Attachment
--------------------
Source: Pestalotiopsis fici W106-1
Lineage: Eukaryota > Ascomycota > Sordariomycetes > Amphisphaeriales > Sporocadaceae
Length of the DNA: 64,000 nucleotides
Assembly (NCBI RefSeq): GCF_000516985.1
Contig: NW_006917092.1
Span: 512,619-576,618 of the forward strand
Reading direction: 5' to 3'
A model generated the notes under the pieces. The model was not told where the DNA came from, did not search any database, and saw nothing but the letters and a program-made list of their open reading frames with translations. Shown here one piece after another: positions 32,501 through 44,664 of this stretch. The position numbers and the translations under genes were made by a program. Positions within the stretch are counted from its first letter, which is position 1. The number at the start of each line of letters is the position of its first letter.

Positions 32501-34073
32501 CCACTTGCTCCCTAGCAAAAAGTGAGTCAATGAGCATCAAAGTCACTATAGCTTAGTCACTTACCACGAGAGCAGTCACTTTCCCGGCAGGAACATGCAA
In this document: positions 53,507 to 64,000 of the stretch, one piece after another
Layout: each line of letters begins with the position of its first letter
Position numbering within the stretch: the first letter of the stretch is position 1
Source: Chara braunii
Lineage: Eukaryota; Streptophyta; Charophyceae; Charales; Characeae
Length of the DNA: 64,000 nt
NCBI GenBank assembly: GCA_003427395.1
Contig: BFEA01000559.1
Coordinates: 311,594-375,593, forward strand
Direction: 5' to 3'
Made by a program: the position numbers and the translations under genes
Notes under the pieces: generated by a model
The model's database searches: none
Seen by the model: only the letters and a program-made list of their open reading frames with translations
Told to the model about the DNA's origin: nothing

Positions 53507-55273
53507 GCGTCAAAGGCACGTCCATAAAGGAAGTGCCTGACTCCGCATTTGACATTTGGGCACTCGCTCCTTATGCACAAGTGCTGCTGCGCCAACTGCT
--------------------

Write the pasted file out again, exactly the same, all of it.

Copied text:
Source: Pestalotiopsis fici W106-1
Lineage: Eukaryota > Ascomycota > Sordariomycetes > Amphisphaeriales > Sporocadaceae
Length of the DNA: 64,000 nucleotides
Assembly (NCBI RefSeq): GCF_000516985.1
Contig: NW_006917092.1
Span: 512,619-576,618 of the forward strand
Reading direction: 5' to 3'
A model generated the notes under the pieces. The model was not told where the DNA came from, did not search any database, and saw nothing but the letters and a program-made list of their open reading frames with translations. Shown here one piece after another: positions 32,501 through 44,664 of this stretch. The position numbers and the translations under genes were made by a program. Positions within the stretch are counted from its first letter, which is position 1. The number at the start of each line of letters is the position of its first letter.

Positions 32501-34073
32501 CCACTTGCTCCCTAGCAAAAAGTGAGTCAATGAGCATCAAAGTCACTATAGCTTAGTCACTTACCACGAGAGCAGTCACTTTCCCGGCAGGAACATGCAA
In this document: positions 53,507 to 64,000 of the stretch, one piece after another
Layout: each line of letters begins with the position of its first letter
Position numbering within the stretch: the first letter of the stretch is position 1
Source: Chara braunii
Lineage: Eukaryota; Streptophyta; Charophyceae; Charales; Characeae
Length of the DNA: 64,000 nt
NCBI GenBank assembly: GCA_003427395.1
Contig: BFEA01000559.1
Coordinates: 311,594-375,593, forward strand
Direction: 5' to 3'
Made by a program: the position numbers and the translations under genes
Notes under the pieces: generated by a model
The model's database searches: none
Seen by the model: only the letters and a program-made list of their open reading frames with translations
Told to the model about the DNA's origin: nothing

Positions 53507-55273
53507 GCGTCAAAGGCACGTCCATAAAGGAAGTGCCTGACTCCGCATTTGACATTTGGGCACTCGCTCCTTATGCACAAGTGCTGCTGCGCCAACTGCT